By John N. Howard
In less than a month, scientists from all over the world will gather at OSA's annual meeting in Rochester, N.Y., U.S.A.—and a select few of them will be recognized for their outstanding contributions to the field of optics with an OSA award. In my upcoming History of OSA column in OPN, I will present a biography of William F. Meggers, who was a renowned spectroscopist, OSA honorary member, and OSA president from 1949-1951. In just a few short weeks, Frédéric Merkt of ETH Zürich, Switzerland, will carry on Megger's legacy when he receives the award named after Meggers. The William F. Meggers award acknowledges outstanding work in the field of spectroscopy.
But back in 1964, it was Meggers himself who was receiving an OSA award. He shared the C.E.K. Mees Medal, which is given to scientists who do excellent interdisciplinary work, with George R. Harrison of MIT. In those days, the awards were bestowed at an OSA ceremonial banquet, held on an evening during an OSA annual meeting. Attendees at the banquet were already aware of the friendly sparring that always occured between Harrison and Meggers, both of whom had been internationally known spectroscopists and long-time friends and competitors.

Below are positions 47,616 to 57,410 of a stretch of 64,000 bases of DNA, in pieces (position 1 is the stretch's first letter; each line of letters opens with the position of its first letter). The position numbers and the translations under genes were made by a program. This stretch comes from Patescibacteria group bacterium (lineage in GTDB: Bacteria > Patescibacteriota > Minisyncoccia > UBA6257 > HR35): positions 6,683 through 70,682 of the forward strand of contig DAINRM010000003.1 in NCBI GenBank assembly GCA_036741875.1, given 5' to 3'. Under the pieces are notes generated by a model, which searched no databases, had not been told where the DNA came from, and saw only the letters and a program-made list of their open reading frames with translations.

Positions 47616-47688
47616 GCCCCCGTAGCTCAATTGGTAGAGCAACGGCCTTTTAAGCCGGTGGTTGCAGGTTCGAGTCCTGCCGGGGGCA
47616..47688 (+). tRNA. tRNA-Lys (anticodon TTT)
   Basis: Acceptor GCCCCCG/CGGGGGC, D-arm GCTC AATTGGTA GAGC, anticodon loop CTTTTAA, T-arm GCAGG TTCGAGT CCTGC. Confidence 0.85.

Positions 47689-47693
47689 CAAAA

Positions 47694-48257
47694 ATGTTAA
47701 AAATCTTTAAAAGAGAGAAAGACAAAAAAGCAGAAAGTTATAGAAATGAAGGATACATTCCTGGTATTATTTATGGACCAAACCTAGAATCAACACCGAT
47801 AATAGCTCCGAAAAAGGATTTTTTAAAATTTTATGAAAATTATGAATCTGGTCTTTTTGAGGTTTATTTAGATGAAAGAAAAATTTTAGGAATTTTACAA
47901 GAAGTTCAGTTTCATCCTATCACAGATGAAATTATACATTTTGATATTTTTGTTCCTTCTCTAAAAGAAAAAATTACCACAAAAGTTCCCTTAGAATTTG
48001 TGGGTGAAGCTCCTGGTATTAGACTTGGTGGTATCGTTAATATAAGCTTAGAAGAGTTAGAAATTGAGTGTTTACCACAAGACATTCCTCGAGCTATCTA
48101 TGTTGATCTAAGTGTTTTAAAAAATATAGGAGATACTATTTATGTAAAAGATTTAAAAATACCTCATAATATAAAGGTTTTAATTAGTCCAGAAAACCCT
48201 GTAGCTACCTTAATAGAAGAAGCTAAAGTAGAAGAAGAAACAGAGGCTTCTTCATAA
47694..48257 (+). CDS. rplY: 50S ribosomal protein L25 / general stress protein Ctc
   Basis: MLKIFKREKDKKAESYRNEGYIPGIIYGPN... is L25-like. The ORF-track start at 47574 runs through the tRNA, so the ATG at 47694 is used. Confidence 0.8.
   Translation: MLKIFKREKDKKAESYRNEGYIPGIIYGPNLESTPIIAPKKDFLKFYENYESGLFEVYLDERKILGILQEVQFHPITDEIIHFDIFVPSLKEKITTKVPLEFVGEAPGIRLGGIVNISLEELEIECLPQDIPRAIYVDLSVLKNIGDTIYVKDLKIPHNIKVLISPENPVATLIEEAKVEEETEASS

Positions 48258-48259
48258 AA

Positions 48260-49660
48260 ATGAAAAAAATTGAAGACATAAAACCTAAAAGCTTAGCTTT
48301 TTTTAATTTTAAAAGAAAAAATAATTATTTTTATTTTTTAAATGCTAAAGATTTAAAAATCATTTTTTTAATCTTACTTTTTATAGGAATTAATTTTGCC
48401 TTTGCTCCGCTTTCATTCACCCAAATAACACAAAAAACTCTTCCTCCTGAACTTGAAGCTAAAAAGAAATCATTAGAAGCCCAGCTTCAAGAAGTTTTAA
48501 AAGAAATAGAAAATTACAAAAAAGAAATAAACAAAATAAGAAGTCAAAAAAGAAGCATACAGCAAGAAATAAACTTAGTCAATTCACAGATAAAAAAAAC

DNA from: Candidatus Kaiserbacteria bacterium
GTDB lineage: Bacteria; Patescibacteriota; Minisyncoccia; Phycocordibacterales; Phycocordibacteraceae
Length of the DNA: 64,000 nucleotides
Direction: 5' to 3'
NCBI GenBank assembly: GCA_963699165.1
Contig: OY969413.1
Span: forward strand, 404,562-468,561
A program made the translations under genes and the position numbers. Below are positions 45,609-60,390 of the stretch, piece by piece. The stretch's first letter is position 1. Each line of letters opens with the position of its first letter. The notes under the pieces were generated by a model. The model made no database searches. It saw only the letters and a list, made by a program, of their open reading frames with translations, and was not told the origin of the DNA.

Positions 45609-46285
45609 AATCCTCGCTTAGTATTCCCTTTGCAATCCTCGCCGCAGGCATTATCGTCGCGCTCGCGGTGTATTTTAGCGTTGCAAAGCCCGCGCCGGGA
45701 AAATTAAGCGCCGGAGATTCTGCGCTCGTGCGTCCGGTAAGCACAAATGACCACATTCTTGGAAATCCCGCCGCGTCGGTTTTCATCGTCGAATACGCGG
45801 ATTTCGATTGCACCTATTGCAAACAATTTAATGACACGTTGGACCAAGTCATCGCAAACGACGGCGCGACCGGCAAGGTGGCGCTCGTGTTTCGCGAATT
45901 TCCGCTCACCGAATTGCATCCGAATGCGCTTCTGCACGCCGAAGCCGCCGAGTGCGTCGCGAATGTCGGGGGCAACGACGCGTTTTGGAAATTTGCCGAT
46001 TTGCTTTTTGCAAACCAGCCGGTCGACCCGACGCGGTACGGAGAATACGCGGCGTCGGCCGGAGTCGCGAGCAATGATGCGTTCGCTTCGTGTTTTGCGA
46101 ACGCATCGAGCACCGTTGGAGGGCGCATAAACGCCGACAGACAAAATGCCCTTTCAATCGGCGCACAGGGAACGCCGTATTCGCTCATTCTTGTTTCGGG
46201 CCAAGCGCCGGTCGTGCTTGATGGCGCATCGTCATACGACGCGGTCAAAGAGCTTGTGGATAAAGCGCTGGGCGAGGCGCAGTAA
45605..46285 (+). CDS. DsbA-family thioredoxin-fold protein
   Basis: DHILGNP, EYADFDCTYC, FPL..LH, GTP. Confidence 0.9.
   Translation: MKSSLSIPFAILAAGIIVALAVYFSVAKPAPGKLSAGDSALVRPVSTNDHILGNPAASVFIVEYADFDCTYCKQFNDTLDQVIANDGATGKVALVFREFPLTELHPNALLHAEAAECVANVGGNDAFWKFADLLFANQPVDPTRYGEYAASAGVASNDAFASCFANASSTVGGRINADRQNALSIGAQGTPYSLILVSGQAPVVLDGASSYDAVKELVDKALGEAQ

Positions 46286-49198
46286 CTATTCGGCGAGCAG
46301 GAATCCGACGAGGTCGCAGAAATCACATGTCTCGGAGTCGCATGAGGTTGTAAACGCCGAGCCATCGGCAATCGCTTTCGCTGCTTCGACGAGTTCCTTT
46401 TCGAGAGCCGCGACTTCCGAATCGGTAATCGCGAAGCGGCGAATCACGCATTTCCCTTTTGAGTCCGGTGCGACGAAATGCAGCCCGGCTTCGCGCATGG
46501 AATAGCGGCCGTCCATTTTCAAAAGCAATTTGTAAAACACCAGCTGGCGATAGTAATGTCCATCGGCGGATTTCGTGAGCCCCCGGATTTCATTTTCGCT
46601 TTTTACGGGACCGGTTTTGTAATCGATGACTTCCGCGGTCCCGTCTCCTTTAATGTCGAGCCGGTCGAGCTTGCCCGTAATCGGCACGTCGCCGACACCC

After Meggers had made his short acceptance speech, he was presented with the C.E.K. Mees Medal. Harrison then remarked to the audience that he planned to design an optical arrangement with mirrors that would enable Meggers' portion of the medal to be seen when the joint medal was displayed! His crack was received with much laughter and applause. And, actually, the Optical Society ultimately addressed that particular issue by presenting each awardee with his own individual medal.
Optics History, OSA Honorary Members, Profiles